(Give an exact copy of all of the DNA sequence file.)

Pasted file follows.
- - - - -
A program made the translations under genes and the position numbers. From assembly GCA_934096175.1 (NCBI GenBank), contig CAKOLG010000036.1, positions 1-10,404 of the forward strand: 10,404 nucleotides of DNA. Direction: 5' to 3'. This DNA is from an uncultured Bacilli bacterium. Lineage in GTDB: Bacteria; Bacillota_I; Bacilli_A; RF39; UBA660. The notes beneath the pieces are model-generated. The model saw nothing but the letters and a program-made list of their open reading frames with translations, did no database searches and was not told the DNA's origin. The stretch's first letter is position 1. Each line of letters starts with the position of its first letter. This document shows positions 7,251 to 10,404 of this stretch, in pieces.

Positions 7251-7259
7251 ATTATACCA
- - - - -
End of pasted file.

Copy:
A program made the translations under genes and the position numbers. From assembly GCA_934096175.1 (NCBI GenBank), contig CAKOLG010000036.1, positions 1-10,404 of the forward strand: 10,404 nucleotides of DNA. Direction: 5' to 3'. This DNA is from an uncultured Bacilli bacterium. Lineage in GTDB: Bacteria; Bacillota_I; Bacilli_A; RF39; UBA660. The notes beneath the pieces are model-generated. The model saw nothing but the letters and a program-made list of their open reading frames with translations, did no database searches and was not told the DNA's origin. The stretch's first letter is position 1. Each line of letters starts with the position of its first letter. This document shows positions 7,251 to 10,404 of this stretch, in pieces.

Positions 7251-7259
7251 ATTATACCA